I have found that I have been able to sharpen and grow my software engineering skills by making solid, positive contributions on Stack Overflow. I am definitely hooked on Stack Overflow and I am targeting for 1000 additional reputation points on Stack Overflow over the next 12 months :)

I have participated (and stuffed my face with free food) in 34 weekend hackathons since Jan 2013 and I am participating in my 35th next week. I credit the pressure to prepare for the weekend hackathons as well as diligently going over errors of omission and commission to my continuing improvement as a software engineer.

I have also joined 130 Meetups and 55 Linkedin groups and subgroups but that's another story for another day :) I'll just say that I am far more active in the Meetups (not all of them, though) than in the Linkedin groups and subgroups :)

Finally, as a sys engineer, I am no longer content to aim to be a devop. I have learned about Site Reliability Engineers, who are in the words of one Googler, rock star software engineers who want to be rock star systems engineers and vice versa. This is one step beyond devops and I want to take that step - I have never been rock star at anything and that's about to change :) I aim to be among the best of the best, and this ambition transcends whoever I work for at the moment :) I am probably burning the candle at both ends but hey, it's my life and that's how I want to live it ! :)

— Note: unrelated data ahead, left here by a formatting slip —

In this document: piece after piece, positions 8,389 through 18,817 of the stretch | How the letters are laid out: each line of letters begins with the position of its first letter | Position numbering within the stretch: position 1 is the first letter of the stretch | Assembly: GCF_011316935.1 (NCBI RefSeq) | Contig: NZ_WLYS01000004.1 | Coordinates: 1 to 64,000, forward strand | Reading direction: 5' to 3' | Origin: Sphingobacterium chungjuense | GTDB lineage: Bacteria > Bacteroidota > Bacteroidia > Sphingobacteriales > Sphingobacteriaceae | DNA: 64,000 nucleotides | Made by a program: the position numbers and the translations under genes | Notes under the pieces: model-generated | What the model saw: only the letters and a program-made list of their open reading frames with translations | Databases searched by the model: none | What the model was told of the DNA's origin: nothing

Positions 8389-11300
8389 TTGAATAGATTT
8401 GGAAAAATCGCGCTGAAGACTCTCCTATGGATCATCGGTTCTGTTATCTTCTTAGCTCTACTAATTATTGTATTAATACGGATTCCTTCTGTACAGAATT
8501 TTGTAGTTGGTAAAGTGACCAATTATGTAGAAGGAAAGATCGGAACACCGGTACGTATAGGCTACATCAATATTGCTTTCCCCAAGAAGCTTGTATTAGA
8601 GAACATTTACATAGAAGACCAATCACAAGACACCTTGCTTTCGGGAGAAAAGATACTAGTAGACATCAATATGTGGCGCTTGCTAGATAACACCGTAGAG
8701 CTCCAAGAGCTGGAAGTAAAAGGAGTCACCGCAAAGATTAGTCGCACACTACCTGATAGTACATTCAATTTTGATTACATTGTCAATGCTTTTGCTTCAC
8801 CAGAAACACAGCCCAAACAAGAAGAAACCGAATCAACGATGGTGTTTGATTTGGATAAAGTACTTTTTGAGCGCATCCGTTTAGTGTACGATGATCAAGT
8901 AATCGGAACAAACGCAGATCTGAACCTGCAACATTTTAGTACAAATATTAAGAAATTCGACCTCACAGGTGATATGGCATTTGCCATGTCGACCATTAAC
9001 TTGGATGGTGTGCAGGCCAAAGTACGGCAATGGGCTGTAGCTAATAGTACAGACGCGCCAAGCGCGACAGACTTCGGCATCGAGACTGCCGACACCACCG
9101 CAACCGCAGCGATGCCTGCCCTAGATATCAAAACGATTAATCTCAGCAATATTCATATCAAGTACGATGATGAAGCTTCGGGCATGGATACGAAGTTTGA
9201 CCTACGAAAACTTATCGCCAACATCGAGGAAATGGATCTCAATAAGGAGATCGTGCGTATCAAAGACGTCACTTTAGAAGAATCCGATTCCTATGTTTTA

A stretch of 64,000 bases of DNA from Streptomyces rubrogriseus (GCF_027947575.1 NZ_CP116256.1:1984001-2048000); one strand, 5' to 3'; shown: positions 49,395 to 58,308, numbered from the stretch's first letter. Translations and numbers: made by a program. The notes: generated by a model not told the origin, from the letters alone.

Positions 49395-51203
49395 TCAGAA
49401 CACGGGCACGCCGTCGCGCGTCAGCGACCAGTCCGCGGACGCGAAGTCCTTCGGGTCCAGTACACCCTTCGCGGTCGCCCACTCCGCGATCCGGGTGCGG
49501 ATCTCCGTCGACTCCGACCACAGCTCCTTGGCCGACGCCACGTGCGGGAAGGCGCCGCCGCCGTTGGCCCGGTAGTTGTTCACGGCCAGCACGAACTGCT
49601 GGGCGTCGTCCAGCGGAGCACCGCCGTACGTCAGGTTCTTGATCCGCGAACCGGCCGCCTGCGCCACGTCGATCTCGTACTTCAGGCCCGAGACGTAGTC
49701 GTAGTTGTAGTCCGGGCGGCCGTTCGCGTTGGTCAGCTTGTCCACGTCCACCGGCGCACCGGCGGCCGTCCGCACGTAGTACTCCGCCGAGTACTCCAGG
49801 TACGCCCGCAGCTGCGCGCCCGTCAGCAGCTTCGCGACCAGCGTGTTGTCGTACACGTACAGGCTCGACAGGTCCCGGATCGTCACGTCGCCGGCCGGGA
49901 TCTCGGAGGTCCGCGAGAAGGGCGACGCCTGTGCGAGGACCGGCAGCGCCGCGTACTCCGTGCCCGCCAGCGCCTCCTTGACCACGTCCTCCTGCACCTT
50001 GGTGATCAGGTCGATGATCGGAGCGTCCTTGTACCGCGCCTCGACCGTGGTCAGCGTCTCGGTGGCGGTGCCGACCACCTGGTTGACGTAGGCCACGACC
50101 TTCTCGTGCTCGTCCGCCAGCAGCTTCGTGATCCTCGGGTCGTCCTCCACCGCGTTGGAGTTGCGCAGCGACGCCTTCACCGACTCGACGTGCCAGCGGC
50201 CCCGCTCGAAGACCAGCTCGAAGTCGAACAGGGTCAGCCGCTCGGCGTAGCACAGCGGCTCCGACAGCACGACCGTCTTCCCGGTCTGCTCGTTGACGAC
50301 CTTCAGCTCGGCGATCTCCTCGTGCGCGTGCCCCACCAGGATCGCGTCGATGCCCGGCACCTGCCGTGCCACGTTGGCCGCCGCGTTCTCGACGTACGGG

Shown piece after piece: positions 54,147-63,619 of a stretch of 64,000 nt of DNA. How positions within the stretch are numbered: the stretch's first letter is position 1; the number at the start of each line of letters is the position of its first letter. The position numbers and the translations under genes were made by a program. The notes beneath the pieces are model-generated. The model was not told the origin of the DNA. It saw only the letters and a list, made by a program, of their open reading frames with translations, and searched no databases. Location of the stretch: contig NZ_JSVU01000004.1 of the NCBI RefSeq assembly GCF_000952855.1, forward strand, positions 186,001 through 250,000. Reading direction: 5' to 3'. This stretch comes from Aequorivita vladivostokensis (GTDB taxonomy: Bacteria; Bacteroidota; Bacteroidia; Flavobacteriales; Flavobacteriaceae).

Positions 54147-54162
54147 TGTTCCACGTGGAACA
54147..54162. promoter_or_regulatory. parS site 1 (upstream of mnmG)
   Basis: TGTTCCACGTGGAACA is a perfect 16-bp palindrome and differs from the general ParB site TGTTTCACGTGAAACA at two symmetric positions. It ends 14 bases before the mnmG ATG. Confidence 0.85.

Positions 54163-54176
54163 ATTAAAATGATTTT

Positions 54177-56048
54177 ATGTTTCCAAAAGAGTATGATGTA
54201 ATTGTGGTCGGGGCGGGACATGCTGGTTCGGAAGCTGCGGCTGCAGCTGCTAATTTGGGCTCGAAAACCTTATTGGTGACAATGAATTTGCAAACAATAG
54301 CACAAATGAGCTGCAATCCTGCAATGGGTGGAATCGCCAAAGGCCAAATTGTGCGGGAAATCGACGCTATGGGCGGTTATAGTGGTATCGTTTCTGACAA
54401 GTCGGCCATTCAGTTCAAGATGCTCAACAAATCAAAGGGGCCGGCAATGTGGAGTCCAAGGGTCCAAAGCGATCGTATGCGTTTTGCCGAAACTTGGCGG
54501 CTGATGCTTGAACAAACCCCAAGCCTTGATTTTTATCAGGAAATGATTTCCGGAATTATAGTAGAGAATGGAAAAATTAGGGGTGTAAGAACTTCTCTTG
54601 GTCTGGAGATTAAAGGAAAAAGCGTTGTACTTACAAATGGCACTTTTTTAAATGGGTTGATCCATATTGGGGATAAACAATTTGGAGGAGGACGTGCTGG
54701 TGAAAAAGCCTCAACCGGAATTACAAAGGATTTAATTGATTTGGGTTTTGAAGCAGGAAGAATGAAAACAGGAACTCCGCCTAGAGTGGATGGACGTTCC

I also have additional options such as actively participating in challengepost.com, hackerleague.org or github.com projects. But my interest at the moment is health care projects :)

Yes, I have a lot on my plate but it's all exciting stuff to the only person that matters, and that's me :

Unless you work for Google, you can't depend on your job alone to bring you the skills and experience you need in the long term - not in this day and age :)

  • This is a nice answer - there are some excellent tips here.
    – CodeMaster
    Mar 24 '14 at 13:59